Fair Labor Standards Act: Exempt vs. Non-Exempt Employees


The Fair Labor Standards Act (FLSA) is a federal labor law that regulates overtime pay, minimum wage, child labor protections, and the Equal Pay act for many employees. These regulations ensure that employees are treated to fair working conditions, wages, hours, and more. There are some employees who are not covered by the protections of FLSA, and are allowed to be handled differently by their employers. These employees are known as exempt employees. The difference between exempt and non-exempt employees is important, since it can change the way an employee is paid, the hours they work, and more.

How Do I Know if I am an Exempt Employee?

Employees who are exempt from FLSA coverage can legally be treated differently when it comes to overtime pay and other protections. Some jobs are considered exempt from the FLSA, such as agricultural laborers, while other exempt employees are determined by their pay, job duties, or whether their employment is controlled by another federal law. An example would be railway workers, who are covered but the Railway Labor Act. These exemptions are covered in §213 of the FLSA.

If you are not sure if you should be considered an exempt employee or not, there are some tests you can conduct to answer this question.

Salary Level

If you are paid less than $23,600 per year, you are a non-exempt employee.

Salary Basis

If you are paid on a salary basis, rather than an hourly basis, you are likely to be exempt from FSLA coverage. Salary basis is determined by whether you are paid a guaranteed minimum amount of money each week, regardless of the amount of work you perform in that period. Another way to tell is if your paychecks are computed by dividing an annual figure by the number of pay periods in a year.

Job Duties

If you meet the salary tests, your job duties will be another check to make sure you are appropriately classified. While some jobs are already defined as exempt, others may not be so clear. There are three job categories that fall into exempt status, defined by the duties they require rather than the exact title of the position.

These categories are:

  • Executive duties
  • Professional duties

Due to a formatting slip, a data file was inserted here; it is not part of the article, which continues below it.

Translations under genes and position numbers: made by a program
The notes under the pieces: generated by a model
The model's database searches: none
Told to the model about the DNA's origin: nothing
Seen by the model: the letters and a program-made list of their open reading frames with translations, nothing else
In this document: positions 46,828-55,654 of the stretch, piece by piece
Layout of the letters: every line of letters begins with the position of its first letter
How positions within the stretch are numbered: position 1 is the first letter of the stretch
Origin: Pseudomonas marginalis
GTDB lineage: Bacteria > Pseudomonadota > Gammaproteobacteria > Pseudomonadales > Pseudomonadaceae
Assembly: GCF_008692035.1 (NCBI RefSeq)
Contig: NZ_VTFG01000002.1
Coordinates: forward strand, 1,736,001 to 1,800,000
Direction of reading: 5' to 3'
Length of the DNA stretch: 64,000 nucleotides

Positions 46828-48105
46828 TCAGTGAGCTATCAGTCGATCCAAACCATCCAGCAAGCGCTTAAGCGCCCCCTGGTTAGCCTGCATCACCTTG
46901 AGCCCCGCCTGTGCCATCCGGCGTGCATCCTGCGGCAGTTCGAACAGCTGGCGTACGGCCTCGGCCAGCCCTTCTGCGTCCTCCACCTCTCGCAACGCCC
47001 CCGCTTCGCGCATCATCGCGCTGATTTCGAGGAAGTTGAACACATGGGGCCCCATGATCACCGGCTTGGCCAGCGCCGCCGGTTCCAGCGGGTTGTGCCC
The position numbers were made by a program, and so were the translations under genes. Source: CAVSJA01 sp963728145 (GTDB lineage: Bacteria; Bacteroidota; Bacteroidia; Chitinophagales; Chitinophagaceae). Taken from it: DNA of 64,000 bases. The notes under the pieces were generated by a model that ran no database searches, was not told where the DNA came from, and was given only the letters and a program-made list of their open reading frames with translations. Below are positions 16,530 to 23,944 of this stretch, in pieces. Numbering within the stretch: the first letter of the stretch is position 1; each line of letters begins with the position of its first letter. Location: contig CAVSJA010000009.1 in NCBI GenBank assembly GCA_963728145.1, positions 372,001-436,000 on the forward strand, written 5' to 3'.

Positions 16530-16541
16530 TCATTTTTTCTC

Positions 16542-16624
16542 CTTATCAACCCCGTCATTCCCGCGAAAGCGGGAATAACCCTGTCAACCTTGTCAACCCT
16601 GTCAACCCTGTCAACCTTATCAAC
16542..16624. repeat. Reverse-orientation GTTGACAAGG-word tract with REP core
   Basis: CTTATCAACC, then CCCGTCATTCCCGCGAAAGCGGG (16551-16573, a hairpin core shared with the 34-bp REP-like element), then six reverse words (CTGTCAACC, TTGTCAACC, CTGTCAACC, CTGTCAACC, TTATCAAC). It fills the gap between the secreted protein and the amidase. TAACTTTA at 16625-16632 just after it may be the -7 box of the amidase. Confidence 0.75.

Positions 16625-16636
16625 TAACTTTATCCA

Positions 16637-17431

• Administrative duties

If you are an executive, your status as an exempt employee will be determined by the duties you perform. For this category, this includes regular supervision of at least two employees, has genuine input into the job status of other employees (hiring, promotions, firing, etc.), and whether management is the primary duty of the position. Executive duties can still be performed in addition to regular job duties, but the person who is “the boss” is generally considered an executive, even if they do other tasks too.

If you aren’t an executive, you still may be a professional. These employees generally require some form of specialized education to do their work, or are otherwise a creative professional. Typically, professional positions are considered exempt if they require advanced knowledge, and require the employee to exercise judgement and discretion in the course of their duties. Examples include doctors, registered nurses, dentists, teachers, architects, accountants, lawyers, engineers, scientists, actors, musicians, designers, and artists.

Possibly the most difficult to define, administrative positions require employees to perform non-manual or office work, be directly related to the business operations of the employer or customers, exercise independent judgment and discretion in the course of their duties. As a rule, these employees’ jobs are to “keep the business running” with their work. They don’t make products or offer services to be sold by the company, but they support the employees who do.

Still Have Questions? Call Our Memphis Employment Law Attorneys – (901) 209-5500

The distinction between exempt and non-exempt employees is critical to ensure that you are being compensated fairly for your time. If you are a non-exempt employee who has been wrongfully classified as an exempt employee, you may not be receiving the overtime pay you should be. At Donati Law, PLLC, we’re dedicated to helping employees advocate for their rights. Our Memphis employment lawyers are highly experienced and well-versed in all relevant laws. Let us discuss your case during your consultation.

Contact our firm by calling (901) 209-5500.

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